Bill Gates says this new book is his all-time favorite — and it reveals a striking change in the death risks Americans face

  • Bill Gates' new favorite book is "Enlightenment Now" by Steven Pinker.
  • Pinker's book makes a case that rational thought and scientific inquiry are constantly improving the world.
  • We're living in the safest era of human history, according to Pinker's analysis. 

Bill Gates' favorite author recently published a new book — and Gates has already called it his "favorite book of all time," on his blog

Steven Pinker is a professor of psychology at Harvard and the author of countless popular science titles. His newest book, "Enlightenment Now," takes a sweeping look a history and comes to the optimistic conclusion that we are living in the most peaceful era humans have ever enjoyed.

The best books according to Bill Gates:

The best books, according to Bill Gates
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The best books, according to Bill Gates

When Breath Becomes Air 

Gates' review: "I’m usually not one for tear-jerkers about death and dying—I didn’t love The Last Lecture or Tuesdays with Morrie. But this book definitely earned my admiration—and tears." 

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I Contain Multitudes 

Gates' review: "In the end, I Contain Multitudes is a healthy corrective. Yong succeeds in his intention to give us a “grander view of life” and does so without falling prey to grand, unifying explanations that are far too simplistic."

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The Heart 

Gates' review: "When Melinda recommended the book to me, she said, “It’s different from most of the books you read.” And that’s true—but part of the reason for that is that it’s different from most books."

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Homo Deus: A Brief History of Tomorrow 

Gates' review: "Harari’s new book is as challenging and readable as Sapiens. Rather than looking back, as Sapiens does, it looks to the future. I don’t agree with everything the author has to say, but he has written a thoughtful look at what may be in store for humanity."

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Hillbilly Elegy: A Memoir of a Family and Culture in Crisis

Gates' review: "Through deeply personal stories like these, Hillbilly Elegy sheds light our nation’s vast cultural divide—a topic that has become far more relevant than Vance ever dreamed when he was writing this book." 

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Born A Crime: Stories From A South African Childhood 

Gates' review: "In fact, Noah’s mother emerges as the real hero of the book. [...] If my mother had one goal, it was to free my mind,” he writes. Like many fans of Noah’s, I am thankful she did."

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A Full Life: Reflections At Ninety 

Gates' review: "A Full Life feels timely in an era when the public’s confidence in national political figures and institutions is low. It is true that President Carter made unforced errors during his time in office. But when you read this book and have a chance to meet him in person, you can’t help but conclude that Carter is a brave, thoughtful, disciplined leader who understands the world at a remarkable level and who has improved the lives of billions of people through his advocacy for human rights and global health."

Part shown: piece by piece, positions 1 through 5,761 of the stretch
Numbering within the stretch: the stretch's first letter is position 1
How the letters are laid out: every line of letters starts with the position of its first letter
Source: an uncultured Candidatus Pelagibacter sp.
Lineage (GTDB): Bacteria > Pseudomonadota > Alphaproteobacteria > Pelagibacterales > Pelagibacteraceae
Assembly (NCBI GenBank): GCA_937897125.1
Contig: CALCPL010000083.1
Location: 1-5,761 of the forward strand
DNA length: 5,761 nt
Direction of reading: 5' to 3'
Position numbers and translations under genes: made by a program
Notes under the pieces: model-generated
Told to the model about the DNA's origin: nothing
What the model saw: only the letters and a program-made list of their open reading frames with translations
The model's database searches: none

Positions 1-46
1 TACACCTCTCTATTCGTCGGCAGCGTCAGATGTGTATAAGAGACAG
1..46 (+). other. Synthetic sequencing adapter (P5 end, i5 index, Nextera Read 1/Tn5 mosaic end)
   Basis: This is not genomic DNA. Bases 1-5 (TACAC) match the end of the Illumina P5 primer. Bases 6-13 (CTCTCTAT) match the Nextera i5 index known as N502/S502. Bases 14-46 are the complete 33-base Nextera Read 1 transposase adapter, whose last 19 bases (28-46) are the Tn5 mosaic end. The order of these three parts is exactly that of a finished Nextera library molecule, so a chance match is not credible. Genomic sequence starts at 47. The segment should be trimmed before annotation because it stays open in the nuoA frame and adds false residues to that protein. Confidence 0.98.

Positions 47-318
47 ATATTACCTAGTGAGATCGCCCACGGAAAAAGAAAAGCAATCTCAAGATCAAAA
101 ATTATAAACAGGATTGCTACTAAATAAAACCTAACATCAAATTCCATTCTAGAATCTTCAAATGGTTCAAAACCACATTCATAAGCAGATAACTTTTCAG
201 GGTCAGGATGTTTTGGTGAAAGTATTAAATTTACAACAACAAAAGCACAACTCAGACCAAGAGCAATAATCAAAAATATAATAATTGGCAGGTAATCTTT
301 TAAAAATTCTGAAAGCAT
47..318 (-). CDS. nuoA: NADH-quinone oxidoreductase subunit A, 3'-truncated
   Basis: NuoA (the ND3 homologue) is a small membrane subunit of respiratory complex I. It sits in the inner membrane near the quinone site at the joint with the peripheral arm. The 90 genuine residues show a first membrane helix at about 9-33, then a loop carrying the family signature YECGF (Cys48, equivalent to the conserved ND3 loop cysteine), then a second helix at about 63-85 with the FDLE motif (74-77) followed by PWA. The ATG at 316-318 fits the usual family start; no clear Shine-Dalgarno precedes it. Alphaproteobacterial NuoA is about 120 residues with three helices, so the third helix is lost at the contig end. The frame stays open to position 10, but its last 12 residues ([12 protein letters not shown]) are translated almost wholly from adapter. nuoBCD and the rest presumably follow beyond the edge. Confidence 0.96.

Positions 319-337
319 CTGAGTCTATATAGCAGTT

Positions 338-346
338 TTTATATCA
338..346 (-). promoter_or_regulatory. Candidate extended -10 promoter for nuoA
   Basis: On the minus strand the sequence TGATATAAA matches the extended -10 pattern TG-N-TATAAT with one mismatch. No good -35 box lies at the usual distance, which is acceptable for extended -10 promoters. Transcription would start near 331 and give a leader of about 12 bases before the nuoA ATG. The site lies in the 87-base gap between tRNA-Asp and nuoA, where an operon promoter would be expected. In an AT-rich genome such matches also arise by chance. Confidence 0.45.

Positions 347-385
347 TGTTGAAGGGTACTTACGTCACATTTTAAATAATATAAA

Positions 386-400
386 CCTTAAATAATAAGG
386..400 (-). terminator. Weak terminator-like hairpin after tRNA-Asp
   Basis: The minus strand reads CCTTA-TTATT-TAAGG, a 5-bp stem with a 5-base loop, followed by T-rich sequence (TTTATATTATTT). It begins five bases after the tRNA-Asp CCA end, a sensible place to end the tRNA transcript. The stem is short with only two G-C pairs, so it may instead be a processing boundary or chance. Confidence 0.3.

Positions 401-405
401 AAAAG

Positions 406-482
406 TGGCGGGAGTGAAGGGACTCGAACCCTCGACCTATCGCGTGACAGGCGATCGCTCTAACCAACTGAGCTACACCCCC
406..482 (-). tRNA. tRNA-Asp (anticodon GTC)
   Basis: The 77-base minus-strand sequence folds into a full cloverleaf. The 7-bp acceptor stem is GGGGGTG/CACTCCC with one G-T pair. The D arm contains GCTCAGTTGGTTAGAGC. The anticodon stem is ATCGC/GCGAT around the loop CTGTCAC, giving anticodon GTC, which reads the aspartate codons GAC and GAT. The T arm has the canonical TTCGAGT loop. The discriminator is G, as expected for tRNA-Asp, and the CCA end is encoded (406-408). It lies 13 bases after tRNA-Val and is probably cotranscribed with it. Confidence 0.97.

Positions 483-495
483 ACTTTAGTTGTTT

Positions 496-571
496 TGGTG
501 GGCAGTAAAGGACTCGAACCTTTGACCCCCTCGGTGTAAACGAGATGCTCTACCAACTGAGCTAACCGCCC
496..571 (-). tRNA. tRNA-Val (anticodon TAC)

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He analyzes 15 different indicators, like literacy, quality of life, and safety, and compares data to show how these have changed over time.

Despite the doom and gloom we often see within the news, Pinker's findings are astounding. By all the measures he looks at, humans are much safer than we ever were before.

First, according to Pinker, Americans are 95% less likely to be killed on the job, owing to a shift from industrial manufacturing to a more knowledge-based economy, as well as improved engineering and regulations for businesses.

To put that in perspective, 20,000 people died on the job in the US every day in 1929. Today, that number is around 5,000 — with a population well over three times larger. 

Beyond job-related deaths, Americans are also 96% less likely to be killed in a car accident, 99% less likely to die in a plane crash, and 92% less likely to die in a fire, than a century ago. 

Humans are also 37 times less likely to die getting struck by lightning than 100 years ago — owing to improvements in weather forecasting, communication, and a greater proportion of people living in cities.

In his book, Pinker highlights other statistics that suggest significant social improvement worldwide. The average time it took people to wash laundry each week, for example, has fallen from 11.5 hours to just 1.5 hours in the past 100 years according to his analysis. Pinker argues that the time saved has freed up more people to pursue hobbies — or enter the workforce.

Average IQ scores are also rising by about 3 points per decade, according to Pinker. That's because of better nutrition and education, as well as what Pinker says is modern society's emphasis on "abstract thinking," like the ability to navigate through a dense city or having a powerful computer in your pocket. 

Pinker's book serves as an antidote to the never-ending news cycle. As Gates wrote in his blog, "The world is getting better, even if it doesn’t always feel that way."

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